There is no trouble seeing the green-headed, red-bodied sockeye salmon that appear suddenly, just where the shallow water drops off into darker depths. Schools of about a dozen slip by, tails pumping, on their way up the Quesnel River and on to their spawning grounds in the rivers and creeks that empty into Quesnel Lake.
In just minutes, more than a hundred salmon pass a small dock on the river.
Days before, it would have been much harder to see the salmon, because the Quesnel River was a murky green colour.
This plume of murky water -- created by sediments -- has appeared in the lake and the river from time to time since the dam collapse. (Bunce noted it is evident there is a "cloud" of sediment in the lake that is usually located deep in the water).
It has heightened the fear of some local residents of the long-term effects of the tailings that flowed into Hazeltine Creek and Quesnel Lake.
Despite community meetings hosted by company and government officials, they argue they do not have a clear picture of how the creek and lake might be rehabilitated. Some residents have demanded an immediate cleanup of all the tailings.
These residents also do not trust the test results from the company or the government.
Likely resident Lawna Bourassa said her biggest concern is the delays in getting water quality test results from the environment ministry. For example, test results for Aug. 22 testing had not been posted by the third week of September (Results have since been updated).
The environment ministry said that it can take up to two weeks to post results, and that monitoring is continuing.
Earlier in the month, Bourassa participated in a news conference in Vancouver at the offices of the Union of B.C. Indian Chiefs, bringing with her a jar of sediment-clouded water she pulled from the river.
Because of her lack of trust in provincial and company water tests, Bourassa said she would welcome a university and its scientists being appointed to oversee testing.
"We want answers -- we want to know the water is OK and will remain so," she said.
Bunce noted there is a scientific advisory group that includes experts from the University of B.C., the University of Northern B.C., University of Lethbridge and the University of Ottawa that is checking the monitoring and offering advice.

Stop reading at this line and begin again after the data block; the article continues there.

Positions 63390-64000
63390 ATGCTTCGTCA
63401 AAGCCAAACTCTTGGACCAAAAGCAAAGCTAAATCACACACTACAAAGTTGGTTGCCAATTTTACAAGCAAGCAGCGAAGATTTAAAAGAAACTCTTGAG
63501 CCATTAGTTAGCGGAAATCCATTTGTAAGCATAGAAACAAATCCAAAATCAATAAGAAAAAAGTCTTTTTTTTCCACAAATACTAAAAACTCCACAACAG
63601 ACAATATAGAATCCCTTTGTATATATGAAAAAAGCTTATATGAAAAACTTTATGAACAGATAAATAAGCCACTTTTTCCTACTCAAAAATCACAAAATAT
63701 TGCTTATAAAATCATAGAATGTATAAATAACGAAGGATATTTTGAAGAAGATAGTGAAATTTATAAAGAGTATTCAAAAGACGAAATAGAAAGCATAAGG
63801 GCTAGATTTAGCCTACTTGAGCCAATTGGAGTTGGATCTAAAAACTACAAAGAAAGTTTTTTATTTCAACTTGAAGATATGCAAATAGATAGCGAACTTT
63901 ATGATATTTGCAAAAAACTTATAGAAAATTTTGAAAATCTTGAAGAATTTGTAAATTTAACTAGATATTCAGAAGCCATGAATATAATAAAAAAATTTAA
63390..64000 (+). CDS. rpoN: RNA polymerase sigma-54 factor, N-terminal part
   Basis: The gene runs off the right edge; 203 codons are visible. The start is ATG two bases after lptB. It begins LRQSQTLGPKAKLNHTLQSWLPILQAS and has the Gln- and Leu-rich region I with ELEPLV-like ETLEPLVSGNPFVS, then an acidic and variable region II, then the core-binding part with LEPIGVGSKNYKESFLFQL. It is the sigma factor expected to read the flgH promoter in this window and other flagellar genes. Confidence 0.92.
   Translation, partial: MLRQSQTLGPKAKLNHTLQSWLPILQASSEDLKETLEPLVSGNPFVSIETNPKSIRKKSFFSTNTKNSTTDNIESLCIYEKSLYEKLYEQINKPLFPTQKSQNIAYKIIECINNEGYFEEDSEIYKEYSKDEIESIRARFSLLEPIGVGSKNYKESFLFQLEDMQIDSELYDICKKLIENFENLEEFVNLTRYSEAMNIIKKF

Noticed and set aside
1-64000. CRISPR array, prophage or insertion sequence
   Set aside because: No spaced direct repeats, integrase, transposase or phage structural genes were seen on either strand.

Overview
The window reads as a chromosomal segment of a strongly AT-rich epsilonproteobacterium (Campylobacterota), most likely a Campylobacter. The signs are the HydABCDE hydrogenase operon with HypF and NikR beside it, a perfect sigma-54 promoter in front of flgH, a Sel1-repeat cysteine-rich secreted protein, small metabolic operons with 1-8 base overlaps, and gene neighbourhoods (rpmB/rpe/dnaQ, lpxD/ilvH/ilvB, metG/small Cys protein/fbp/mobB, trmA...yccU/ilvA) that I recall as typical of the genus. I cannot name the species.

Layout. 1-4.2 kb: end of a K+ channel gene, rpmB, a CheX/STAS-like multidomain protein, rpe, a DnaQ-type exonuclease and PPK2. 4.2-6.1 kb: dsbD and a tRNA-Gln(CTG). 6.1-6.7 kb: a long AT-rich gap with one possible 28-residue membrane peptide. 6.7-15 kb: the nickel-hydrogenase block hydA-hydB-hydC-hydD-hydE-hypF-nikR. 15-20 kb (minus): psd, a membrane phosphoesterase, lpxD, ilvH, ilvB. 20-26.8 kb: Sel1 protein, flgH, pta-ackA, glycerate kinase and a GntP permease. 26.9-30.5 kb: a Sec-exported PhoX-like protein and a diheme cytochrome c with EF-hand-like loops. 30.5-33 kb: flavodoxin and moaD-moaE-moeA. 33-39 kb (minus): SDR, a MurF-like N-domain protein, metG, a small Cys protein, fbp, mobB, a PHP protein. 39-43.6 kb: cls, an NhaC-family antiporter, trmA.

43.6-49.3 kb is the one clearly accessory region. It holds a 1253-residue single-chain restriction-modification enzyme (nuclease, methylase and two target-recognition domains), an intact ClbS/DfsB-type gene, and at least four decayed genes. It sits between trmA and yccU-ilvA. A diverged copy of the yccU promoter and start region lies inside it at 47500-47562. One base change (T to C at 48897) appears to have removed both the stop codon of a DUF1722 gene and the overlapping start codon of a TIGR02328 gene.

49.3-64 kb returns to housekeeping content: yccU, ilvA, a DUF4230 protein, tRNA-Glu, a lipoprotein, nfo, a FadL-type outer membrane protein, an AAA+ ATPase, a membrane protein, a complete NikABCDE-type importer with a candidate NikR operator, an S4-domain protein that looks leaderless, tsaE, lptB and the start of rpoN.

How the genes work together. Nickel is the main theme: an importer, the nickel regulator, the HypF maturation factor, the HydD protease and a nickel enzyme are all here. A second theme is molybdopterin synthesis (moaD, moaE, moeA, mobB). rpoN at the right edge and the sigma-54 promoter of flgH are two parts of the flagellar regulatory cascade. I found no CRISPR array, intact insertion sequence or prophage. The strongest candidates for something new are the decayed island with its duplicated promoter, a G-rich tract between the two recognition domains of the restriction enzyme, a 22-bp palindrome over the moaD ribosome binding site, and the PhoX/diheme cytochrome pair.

Likely resident Peggy Zorn, who owns wildlife viewing and hiking company Ecotours B.C. with her husband Gary, said she sees no reason that Mount Polley should not be ordered immediately to suck up tailings that have been deposited in Quesnel Lake with ocean dredging equipment, for example, and put it back at the mine.
Zorn said it's not this year's salmon coming up the river she is worried as much about as next year's juvenile salmon that rear in Quesnel Lake for a year.
Heavy metals could move up the food chain and harm young fish, she said.
Says Zorn: "What's it going to look like next year? Nobody knows."
High above Quesnel River and Quesnel Lake, on a steep, narrow logging road, the human eye can see for dozens of kilometres.
Longtime Likely resident Ken Smith points out the blinking lights in the distance of the Mount Polley mine and its massive tailings impoundment.
Much closer, Smith also points out a placer mining operation. Everywhere, patches of regrowing logged-off timber are visible.
There is little doubt this is an area that has been affected by resource extraction. Just four kilometres from Likely, a three-kilometre long, 120-metre deep canyon was carved out using water cannons during the operation of the Bullion Pit Mine from 1892-1942.
Smith, like other local residents, is not opposed to mining.
But they have nagging doubts that the effects of this dam collapse will not be known for a long time.
Says Smith: "We just don't know. We just don't know."